One of Paterson's other women identified

New governor admits to several affairs
March 19, 2008 3:22:26 AM PDT
Governor David Paterson revealed Tuesday that he had affairs with several women, including a state employee, since about 1999. The admission to reporters came a day after disclosing at least one extramarital affair.Paterson said the affairs happened during a rough patch in his marriage, and that the employee did not work for him. He insisted he did not advance her career, and that no campaign or state money was spent on the affairs.

"I do not feel I have broken my commitment to the people of New York state," Paterson said at a news conference with his wife, Michelle Paige Paterson.

Paterson admitted to having an affair with a woman who has been on the state payroll and works in the executive branch.

While Paterson did not identify her, sources have confirmed to Eyewitness News that it is Lila Kirton, who is director of community affairs in the current administration.

The 49-year-old Kirton, of White Plains, joined the executive branch when Eliot Spitzer took office in 2007, according to state records.

She has reportedly worked in state government since 1989, first as a law assistant in New York City Civil Court and later in the state Attorney General's Office starting in 1990. She was promoted in 2002 as an assistant deputy and director of intergovernmental relations in the Attorney General's Office.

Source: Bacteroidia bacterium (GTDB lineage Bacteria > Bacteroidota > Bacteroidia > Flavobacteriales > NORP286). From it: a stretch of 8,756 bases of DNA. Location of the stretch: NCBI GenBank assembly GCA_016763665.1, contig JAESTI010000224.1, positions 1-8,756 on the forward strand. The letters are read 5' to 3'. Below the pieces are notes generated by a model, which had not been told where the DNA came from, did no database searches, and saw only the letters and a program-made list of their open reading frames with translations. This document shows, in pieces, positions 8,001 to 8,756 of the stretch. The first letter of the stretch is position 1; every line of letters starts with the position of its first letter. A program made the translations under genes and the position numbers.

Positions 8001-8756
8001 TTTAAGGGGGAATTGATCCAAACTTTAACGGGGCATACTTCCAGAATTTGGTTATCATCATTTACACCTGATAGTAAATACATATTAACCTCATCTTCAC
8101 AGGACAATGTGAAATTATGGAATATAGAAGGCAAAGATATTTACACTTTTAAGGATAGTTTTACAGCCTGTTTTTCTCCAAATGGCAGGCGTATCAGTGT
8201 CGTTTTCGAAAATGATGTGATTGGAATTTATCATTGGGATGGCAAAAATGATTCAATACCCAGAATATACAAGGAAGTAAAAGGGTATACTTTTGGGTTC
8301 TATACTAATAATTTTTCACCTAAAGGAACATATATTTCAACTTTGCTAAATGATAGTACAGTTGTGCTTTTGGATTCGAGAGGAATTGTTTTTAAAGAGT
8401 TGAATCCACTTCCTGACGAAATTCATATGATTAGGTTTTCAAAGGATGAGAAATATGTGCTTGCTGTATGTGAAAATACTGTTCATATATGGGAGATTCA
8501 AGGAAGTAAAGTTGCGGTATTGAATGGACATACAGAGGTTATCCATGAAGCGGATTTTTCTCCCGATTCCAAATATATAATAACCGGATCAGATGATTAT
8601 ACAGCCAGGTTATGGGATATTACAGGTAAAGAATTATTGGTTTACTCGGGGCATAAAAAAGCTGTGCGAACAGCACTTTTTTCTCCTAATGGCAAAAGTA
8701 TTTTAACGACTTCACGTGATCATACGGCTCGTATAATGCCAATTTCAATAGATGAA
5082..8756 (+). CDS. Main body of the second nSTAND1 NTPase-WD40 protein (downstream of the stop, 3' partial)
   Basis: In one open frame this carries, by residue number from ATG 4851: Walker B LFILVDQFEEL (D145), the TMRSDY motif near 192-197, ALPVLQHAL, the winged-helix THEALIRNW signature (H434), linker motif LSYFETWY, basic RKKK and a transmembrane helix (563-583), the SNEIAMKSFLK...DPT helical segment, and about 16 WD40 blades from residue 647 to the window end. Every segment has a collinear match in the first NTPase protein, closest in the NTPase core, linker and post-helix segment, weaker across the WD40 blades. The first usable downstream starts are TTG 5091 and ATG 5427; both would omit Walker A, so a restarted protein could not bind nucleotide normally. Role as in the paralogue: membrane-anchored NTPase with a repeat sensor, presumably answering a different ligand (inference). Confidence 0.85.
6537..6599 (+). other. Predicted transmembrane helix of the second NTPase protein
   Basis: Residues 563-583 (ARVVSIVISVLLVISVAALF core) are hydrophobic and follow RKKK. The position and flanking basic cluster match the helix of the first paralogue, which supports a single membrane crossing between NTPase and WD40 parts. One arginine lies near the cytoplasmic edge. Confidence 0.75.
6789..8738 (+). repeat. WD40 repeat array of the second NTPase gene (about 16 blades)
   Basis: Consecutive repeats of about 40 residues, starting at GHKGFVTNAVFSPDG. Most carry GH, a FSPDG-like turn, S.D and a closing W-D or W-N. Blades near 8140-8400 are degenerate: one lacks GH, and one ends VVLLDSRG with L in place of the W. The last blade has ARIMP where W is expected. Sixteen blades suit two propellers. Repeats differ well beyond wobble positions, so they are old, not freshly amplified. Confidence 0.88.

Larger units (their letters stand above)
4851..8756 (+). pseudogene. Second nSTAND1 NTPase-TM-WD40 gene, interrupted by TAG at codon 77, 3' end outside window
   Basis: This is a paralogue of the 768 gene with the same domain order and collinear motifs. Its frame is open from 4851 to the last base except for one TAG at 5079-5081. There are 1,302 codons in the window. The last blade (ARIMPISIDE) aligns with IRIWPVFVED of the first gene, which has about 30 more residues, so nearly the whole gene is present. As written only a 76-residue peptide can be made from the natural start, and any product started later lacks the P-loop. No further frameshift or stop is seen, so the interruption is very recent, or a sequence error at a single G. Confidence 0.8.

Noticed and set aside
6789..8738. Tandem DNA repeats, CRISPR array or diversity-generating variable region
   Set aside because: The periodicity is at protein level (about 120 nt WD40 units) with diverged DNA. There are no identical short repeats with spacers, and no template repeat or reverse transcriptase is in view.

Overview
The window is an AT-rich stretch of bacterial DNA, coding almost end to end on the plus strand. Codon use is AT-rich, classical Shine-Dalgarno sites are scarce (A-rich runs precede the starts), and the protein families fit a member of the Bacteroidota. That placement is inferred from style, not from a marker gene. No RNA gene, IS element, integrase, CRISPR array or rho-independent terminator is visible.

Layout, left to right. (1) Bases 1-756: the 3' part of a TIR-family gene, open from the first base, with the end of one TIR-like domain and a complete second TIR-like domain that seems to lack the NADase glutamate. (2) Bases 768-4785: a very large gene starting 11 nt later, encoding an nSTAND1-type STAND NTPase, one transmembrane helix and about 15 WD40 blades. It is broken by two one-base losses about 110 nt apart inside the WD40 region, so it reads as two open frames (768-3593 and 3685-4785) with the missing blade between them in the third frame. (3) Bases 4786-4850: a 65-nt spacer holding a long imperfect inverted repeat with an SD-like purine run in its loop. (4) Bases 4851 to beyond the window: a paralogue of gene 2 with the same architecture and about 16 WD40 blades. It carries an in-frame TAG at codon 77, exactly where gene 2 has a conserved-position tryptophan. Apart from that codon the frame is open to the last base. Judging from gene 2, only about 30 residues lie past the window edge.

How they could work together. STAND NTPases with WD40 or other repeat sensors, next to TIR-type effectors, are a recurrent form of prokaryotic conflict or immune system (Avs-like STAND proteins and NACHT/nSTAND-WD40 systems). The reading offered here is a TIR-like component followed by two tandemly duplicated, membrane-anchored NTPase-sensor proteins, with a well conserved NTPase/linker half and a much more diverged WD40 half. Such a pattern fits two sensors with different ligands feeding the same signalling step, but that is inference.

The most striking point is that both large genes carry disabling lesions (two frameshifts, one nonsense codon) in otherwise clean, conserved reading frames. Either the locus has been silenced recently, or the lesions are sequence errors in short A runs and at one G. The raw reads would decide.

Kirton could not be reached for comment Tuesday.

Paterson, 53, initially admitted an affair in an interview with the Daily News on Monday after he was sworn in, but his comments Tuesday indicate the couple's fidelity problems went deeper than he first acknowledged. He is not having an affair now, he said.

The Patersons said they both had affairs during a time when their marriage was headed toward divorce. But they admitted the infidelity, sought counseling and have built a stronger marriage and family.

"We dealt with it as a family," his wife said. "A marriage has peaks and marriage is perfect."

"I think we have a marriage like many Americans, maybe even like many of you," the governor told reporters. "Elected officials are really just reflections of the people we represent."

Paterson said the affairs took place since about 1999, and extended into his term as lieutenant governor. He said he didn't reveal the affairs during his time as a senator, Senate minority leader or lieutenant governor because no one had asked and he came forward because he didn't want the rumors to cloud his governorship.

"I didn't want to be blackmailed," the Democrat said in explaining why he was admitting the affairs. "I hope to be a governor that is able to govern with a free hand, without fear of any kind of remorse or that anyone would find out anything about me to try to exploit it."

Paterson, who is legally blind and the state's first black governor, ascended to office after Spitzer's resignation last week amid allegations he hired a high-priced prostitute from an escort service. Federal prosecutors are still deciding whether to pursue charges against him.

Assembly Democratic Speaker Sheldon Silver, a Democrat, said Tuesday he doesn't believe Paterson was weakened by the disclosure.

"This Albany press corps was in a feeding frenzy, looking for anything they could do to find it," Silver said. "And basically what David Paterson did was say, 'Stop bothering people. Here's the story. And that's it."'

Republican Senate Majority Leader Joseph Bruno, who is next in the line of succession to the governor's office should something happen to Paterson, said Paterson's personal life is Paterson's business only as long as it doesn't interfere with how he governs.

Paterson was Spitzer's lieutenant governor for just 14 months. Before that, he was a Democratic state senator since 1985, representing parts of Harlem and Manhattan's Upper West Side. He would be the first legally blind governor to serve more than a few days in office.